I’m sure you found yourself in the situation of having to fix a piece of code that :
- was not written by you
- has not a clear set of requirements or the requirements are clear but the code is unnecessarily complex (at a first glance looks like you encountered the dreaded “big ball of mud”)
My first question here is to understand where is the break even between fix and rewrite. I tend to prefer rewriting code if :
- besides needing fixes there are also performance problems
- code needs to be fixed/changed often
- code is a company asset
- code complexity is exposed to customers
- coders turnover is high
Remember that :
Debugging is twice as hard as writing the code in the first place. Therefore, if you write the code as cleverly as possible, you are, by definition, not smart enough to debug it.
— Kernighan and Plauger in “The Elements of Programming Style”
I recently had a chance to try out SmartOS after my last experience in application porting on it (2012) and I was impressed by the virtualization features that are made available directly by the os. One set of commands allows downloading images, running either vm like container or namespace like containers. Zones also allow you to run debian/centos applications on SmartOS inside a lx zone with system call translation … Awesome.
If your interested in digging deeper take a look at this post from Tim Boudreau.
Yes, I like Go programming language. I’m liking it so much that I have to resist from being a fan boy. I’m trying to understand where all this enthusiasm is coming from (I’m a seasoned coder) so here’s an attempt to find why :
- Code readability — and maintainability — first, language features second
- Integrated test environment : go test <package> executes all tests for the package. Unit testing features are builtin.
- Code Coverage is builtin (with some limitations, for example if you use cgo it will not work).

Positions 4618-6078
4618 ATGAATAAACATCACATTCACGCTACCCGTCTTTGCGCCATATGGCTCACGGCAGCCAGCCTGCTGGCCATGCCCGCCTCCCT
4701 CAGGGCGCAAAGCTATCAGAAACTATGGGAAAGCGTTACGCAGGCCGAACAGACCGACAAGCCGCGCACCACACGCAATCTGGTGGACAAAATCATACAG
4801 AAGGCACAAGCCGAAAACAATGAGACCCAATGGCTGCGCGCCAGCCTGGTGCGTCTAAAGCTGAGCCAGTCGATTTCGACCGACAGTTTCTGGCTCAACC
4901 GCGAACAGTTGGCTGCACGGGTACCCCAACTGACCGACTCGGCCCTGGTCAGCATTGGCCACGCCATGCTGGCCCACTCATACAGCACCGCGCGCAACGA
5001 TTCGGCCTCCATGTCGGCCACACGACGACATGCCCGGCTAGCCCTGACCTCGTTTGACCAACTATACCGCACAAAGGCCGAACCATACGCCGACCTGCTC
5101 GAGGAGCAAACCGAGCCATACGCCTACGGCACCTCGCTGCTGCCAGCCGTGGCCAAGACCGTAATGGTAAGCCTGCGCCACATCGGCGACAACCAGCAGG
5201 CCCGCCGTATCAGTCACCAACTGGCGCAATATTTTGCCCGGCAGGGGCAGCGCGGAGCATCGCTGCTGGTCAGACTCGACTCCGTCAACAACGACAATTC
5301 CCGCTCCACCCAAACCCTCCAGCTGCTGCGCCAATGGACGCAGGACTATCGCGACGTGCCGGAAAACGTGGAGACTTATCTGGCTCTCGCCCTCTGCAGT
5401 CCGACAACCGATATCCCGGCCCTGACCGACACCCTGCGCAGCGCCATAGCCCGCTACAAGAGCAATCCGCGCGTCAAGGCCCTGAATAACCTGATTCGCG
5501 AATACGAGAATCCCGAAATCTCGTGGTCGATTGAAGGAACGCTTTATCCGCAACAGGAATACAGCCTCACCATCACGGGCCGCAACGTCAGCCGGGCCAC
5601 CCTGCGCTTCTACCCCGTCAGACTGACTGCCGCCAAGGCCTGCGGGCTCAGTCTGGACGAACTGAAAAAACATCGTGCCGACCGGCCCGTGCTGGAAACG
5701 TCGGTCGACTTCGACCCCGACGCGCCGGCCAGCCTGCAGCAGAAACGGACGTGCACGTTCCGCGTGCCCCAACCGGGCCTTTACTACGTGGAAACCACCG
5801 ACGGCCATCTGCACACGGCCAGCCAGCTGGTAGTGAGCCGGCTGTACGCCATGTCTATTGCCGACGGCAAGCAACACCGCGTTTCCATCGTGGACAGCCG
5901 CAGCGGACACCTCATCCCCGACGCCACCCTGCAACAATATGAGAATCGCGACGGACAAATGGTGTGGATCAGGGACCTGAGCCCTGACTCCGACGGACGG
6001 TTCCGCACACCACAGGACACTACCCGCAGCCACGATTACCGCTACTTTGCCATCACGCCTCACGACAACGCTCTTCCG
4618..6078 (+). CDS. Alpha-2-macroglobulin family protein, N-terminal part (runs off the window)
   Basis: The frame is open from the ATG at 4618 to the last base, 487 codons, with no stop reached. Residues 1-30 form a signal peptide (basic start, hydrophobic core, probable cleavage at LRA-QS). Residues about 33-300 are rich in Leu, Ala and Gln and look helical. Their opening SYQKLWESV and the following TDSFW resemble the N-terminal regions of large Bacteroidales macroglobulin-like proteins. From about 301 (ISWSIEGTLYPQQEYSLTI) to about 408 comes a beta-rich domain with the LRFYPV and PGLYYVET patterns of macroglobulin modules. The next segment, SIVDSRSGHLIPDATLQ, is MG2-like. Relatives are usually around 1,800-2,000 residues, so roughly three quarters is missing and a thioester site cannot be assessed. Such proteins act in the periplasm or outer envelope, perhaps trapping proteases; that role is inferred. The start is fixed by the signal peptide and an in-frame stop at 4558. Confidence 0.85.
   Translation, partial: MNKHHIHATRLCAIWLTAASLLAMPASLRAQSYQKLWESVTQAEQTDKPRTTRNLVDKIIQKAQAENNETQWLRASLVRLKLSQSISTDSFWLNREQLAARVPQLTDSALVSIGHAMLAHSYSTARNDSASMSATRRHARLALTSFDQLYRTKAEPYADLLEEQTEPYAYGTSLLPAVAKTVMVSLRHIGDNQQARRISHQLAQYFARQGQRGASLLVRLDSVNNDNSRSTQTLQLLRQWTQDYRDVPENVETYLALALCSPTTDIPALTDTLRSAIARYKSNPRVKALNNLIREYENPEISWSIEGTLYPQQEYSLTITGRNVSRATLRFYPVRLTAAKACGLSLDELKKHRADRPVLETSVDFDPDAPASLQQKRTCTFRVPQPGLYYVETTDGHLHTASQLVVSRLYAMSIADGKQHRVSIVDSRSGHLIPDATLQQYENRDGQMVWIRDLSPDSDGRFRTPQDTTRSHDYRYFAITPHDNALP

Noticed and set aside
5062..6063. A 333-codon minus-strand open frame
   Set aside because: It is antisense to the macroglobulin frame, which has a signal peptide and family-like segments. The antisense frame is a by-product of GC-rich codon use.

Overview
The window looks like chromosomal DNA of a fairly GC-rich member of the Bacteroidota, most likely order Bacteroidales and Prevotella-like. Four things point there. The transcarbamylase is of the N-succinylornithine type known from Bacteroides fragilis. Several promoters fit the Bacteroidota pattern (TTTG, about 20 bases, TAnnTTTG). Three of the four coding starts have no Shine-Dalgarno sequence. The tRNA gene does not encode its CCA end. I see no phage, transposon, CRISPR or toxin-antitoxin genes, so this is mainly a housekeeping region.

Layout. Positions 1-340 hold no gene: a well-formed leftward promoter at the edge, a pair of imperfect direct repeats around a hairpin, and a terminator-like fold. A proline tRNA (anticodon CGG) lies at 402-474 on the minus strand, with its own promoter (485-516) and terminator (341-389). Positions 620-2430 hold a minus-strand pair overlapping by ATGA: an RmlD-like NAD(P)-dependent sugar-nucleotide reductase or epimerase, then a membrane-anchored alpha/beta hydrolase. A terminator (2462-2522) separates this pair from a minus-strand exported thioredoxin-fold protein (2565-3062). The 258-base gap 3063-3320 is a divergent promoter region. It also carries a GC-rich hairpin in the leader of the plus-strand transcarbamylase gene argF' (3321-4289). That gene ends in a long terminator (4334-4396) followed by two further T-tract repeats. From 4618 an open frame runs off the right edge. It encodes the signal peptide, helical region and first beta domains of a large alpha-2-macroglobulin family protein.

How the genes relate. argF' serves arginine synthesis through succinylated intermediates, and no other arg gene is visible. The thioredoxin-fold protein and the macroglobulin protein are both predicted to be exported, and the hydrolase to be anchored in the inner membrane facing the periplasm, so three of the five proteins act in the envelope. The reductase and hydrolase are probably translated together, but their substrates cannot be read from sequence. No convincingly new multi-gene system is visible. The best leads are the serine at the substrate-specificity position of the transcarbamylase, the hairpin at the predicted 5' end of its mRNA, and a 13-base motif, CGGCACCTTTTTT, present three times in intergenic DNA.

- Integrated tool chain : no need to have makefile at the cost of rigid hierarchy of data.
- Exhaustive standard library containing everything you need to do server-side/network programming
- Good Multi-threading features/model included in language (sync package, goroutines, channels), fast goroutines thanks to segmented stack implementation.
- Basic set of OOP features, centered on composition, not inheritance : you won’t be able to mess up your code at the cost of not being perceived as an OO language by OO fanboys. For more details on whether go is oo or not go here.
- Go is backed by some Famous Names in computing, and this inspires confidence.
- CamelCase 🙂 ? Naaah, I hate camel case but I like the choice of having standard style, comments, indent; all supported by the language via go fmt package so that all code will look coherent.
So basically I like the fact that Go is a very opinionated language. You might like the single decisions or not but what I like most is that someone took care of taking them for you (so you don’t have to enforce them team wide or company wide)
Interesting read also on how and why go was born : quoting from Rob Pike speech at go conference SF 2012 :
“To put it another way, oversimplifying of course:
Python and Ruby programmers come to Go because they don’t have to surrender much expressiveness, but gain performance and get to play with concurrency.
C++ programmers don’t come to Go because they have fought hard to gain exquisite control of their programming domain, and don’t want to surrender any of it. To them, software isn’t just about getting the job done, it’s about doing it a certain way.
The issue, then, is that Go’s success would contradict their world view.
And we should have realized that from the beginning. People who are excited about C++11’s new features are not going to care about a language that has so much less. Even if, in the end, it offers so much more.”
New year is time for self-examination; one of the most frustrating things for a coder is writing code with bugs and bugs are almost always directly related to bad mental habits imho. This is not a complete list of any kind, it is a set of well known and widespread ones that you for sure have already encountered in your coder life. I’m writing them down just as a reminder for myself :